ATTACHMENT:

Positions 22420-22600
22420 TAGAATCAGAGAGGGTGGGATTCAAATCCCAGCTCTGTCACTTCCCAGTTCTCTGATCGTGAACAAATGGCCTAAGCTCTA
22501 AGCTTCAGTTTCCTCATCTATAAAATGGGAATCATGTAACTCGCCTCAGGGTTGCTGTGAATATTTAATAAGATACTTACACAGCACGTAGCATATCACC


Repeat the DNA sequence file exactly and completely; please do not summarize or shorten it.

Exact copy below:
Positions 22420-22600
22420 TAGAATCAGAGAGGGTGGGATTCAAATCCCAGCTCTGTCACTTCCCAGTTCTCTGATCGTGAACAAATGGCCTAAGCTCTA
22501 AGCTTCAGTTTCCTCATCTATAAAATGGGAATCATGTAACTCGCCTCAGGGTTGCTGTGAATATTTAATAAGATACTTACACAGCACGTAGCATATCACC